The political ghost of the late John D'Orazio has been brought into the race for the marginal seat of Morley after the former MP's son urged support for Liberal incumbent Ian Britza in a full-page newspaper advertisement.
Greg D'Orazio begins the open letter to voters, published in the Eastern Reporter yesterday, by recapping his father's decision to run as an independent and direct preferences - and ultimately the seat - to Mr Britza in 2008.
"It was only after Ian was elected that my father firmed in his opinion that Ian was exactly what Morley needed," it said.
A minister in the Carpenter Labor government and member for Ballajura, the late Mr D'Orazio became embroiled in controversy when he was referred to as the "godfather" in a Corruption and Crime Commission hearing.
He was pushed out of the party by then premier Alan Carpenter in 2006 amid scandals about him losing his driver's licence and not paying the superannuation of staff at his Morley pharmacy.
Mr D'Orazio rejoined Labor two years later, only to resign and stand unsuccessfully as an independent in the new seat of Morley.
Mr D'Orazio died in 2011, battling a rare illness and while having a defibrillator fitted.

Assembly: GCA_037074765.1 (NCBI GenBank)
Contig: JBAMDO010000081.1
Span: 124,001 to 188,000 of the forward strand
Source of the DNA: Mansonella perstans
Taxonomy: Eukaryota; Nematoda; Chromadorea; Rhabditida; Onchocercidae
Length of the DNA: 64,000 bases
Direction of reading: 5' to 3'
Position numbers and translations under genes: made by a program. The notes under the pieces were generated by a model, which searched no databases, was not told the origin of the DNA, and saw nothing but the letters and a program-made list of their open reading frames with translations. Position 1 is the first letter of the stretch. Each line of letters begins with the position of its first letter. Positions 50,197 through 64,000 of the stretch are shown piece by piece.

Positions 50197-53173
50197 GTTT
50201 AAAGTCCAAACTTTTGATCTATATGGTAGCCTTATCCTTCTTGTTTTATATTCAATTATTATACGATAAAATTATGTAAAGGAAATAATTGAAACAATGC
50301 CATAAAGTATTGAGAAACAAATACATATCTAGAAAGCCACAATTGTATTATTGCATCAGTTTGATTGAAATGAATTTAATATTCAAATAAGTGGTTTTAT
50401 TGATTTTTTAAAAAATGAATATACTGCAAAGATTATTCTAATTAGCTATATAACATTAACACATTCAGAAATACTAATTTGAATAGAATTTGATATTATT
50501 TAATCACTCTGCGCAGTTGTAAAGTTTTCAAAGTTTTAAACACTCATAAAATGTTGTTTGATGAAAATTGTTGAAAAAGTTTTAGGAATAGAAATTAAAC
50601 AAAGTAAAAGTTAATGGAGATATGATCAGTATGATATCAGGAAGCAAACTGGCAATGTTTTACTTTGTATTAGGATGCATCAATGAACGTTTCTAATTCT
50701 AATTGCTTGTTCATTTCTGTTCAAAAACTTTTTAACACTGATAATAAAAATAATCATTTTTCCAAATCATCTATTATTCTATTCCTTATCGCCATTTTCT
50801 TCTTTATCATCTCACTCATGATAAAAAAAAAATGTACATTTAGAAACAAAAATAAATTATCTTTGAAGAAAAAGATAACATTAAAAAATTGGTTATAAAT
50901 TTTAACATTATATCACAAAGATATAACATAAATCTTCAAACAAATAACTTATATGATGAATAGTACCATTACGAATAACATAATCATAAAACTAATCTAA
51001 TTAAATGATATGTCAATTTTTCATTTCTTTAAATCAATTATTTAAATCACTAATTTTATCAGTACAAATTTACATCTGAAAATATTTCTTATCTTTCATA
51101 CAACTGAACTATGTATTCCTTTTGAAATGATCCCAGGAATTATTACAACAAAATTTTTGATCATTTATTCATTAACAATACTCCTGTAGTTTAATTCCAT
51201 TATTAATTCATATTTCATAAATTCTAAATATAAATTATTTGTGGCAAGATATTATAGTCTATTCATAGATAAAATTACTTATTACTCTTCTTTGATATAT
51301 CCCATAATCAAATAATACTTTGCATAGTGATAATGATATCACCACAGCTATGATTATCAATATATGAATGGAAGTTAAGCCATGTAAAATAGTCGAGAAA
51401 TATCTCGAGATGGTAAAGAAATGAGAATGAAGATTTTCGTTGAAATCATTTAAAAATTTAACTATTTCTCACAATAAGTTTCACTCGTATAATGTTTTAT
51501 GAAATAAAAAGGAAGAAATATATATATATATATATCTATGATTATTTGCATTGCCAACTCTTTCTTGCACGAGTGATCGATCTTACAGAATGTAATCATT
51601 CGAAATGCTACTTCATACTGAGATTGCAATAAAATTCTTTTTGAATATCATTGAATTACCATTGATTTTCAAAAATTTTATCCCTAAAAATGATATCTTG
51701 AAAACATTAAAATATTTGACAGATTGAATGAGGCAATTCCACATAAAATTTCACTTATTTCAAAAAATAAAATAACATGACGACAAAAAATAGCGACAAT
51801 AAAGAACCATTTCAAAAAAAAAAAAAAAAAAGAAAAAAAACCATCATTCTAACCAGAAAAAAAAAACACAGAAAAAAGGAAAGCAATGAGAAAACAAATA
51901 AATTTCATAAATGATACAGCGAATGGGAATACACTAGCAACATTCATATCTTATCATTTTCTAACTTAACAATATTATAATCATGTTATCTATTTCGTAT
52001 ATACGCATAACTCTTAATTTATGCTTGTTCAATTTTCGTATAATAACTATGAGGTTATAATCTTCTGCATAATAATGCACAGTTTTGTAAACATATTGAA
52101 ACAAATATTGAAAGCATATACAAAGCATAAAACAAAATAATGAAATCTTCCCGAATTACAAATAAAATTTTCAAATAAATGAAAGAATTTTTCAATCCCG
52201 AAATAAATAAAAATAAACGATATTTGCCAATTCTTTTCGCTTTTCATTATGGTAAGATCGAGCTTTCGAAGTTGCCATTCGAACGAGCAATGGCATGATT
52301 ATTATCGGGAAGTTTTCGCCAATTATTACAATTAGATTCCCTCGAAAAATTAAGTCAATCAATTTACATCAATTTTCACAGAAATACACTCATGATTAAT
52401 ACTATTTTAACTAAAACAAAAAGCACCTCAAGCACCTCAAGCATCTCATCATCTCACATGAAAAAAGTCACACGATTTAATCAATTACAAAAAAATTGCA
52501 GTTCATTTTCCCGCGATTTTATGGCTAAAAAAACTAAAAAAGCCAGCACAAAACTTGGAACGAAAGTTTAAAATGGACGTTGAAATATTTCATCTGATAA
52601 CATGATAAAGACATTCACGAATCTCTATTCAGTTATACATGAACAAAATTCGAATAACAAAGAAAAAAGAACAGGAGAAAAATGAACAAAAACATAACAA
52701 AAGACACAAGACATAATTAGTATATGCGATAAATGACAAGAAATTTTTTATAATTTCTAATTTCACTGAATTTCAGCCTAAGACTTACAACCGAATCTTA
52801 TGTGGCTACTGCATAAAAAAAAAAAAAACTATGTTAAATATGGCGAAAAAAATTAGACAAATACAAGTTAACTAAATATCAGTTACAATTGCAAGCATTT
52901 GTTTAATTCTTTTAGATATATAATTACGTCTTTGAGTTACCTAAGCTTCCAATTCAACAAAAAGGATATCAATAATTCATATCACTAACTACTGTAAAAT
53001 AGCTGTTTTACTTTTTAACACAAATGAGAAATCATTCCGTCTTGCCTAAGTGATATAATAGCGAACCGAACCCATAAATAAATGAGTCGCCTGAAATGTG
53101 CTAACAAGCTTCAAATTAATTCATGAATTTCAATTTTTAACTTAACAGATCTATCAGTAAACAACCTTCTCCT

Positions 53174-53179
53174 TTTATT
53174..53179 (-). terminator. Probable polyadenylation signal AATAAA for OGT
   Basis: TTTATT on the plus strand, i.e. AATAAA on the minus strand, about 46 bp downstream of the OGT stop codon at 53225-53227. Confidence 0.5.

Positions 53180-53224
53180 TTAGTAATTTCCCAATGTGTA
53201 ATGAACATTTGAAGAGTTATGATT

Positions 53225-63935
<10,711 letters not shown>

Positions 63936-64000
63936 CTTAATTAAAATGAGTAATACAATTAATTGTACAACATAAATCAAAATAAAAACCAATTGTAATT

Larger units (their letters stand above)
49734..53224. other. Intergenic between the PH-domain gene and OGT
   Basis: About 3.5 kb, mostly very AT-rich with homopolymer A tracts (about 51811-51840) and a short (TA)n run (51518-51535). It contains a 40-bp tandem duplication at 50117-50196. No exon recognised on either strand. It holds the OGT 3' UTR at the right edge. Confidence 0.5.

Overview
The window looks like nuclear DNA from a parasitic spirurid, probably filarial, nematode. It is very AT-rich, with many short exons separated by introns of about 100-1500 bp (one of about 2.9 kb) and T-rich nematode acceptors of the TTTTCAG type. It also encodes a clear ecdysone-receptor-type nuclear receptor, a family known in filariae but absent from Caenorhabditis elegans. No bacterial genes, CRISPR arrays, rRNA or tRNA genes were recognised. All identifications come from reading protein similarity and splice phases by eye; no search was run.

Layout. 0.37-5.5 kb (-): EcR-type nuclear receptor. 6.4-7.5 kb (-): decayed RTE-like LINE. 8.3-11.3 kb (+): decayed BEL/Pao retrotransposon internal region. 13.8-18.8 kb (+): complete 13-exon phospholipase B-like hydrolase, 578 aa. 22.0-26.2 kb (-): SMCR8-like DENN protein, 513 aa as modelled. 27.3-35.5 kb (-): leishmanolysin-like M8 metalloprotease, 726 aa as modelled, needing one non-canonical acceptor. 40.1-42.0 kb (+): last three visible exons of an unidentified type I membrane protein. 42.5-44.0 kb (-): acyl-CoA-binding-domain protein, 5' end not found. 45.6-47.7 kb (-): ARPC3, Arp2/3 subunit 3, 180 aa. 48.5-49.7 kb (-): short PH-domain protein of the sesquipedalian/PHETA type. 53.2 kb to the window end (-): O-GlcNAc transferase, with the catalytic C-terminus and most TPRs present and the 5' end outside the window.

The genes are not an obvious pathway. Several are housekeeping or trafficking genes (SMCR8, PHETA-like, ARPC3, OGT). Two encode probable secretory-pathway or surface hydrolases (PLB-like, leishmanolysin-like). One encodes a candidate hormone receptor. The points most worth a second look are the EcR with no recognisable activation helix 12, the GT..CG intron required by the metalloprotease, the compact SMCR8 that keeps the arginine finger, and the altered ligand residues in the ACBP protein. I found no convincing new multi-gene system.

Greg D'Orazio's letter urges voters to support a man "who not only lives in Morley but is committed to our electorate for all the honourable reasons that we expect our representative to exhibit and possess".
Labor candidate Reece Whitby, who lost to Mr Britza in 2008, was criticised at the time for not living in the electorate, though Labor leader Mark McGowan said yesterday he now did.
Mr Whitby and Mr Britza did not return calls and Greg D'Orazio could not be reached. It is unclear who paid for the advertisement.
Political analyst Harry Phillips said the "D'Orazio factor" was still at play, though he expected only about half of his 16 per cent primary vote in 2008 would go to Mr Britza. "His personal vote was in it last time," he said. "Now it's just the cause."
Premier Colin Barnett described John D'Orazio yesterday as a leader of the Italian community.
"John got caught up in some business issues," he said. "He left Cabinet. I think the way in which the Labor Party hounded him . . . was not a proper way of conducting the relationship."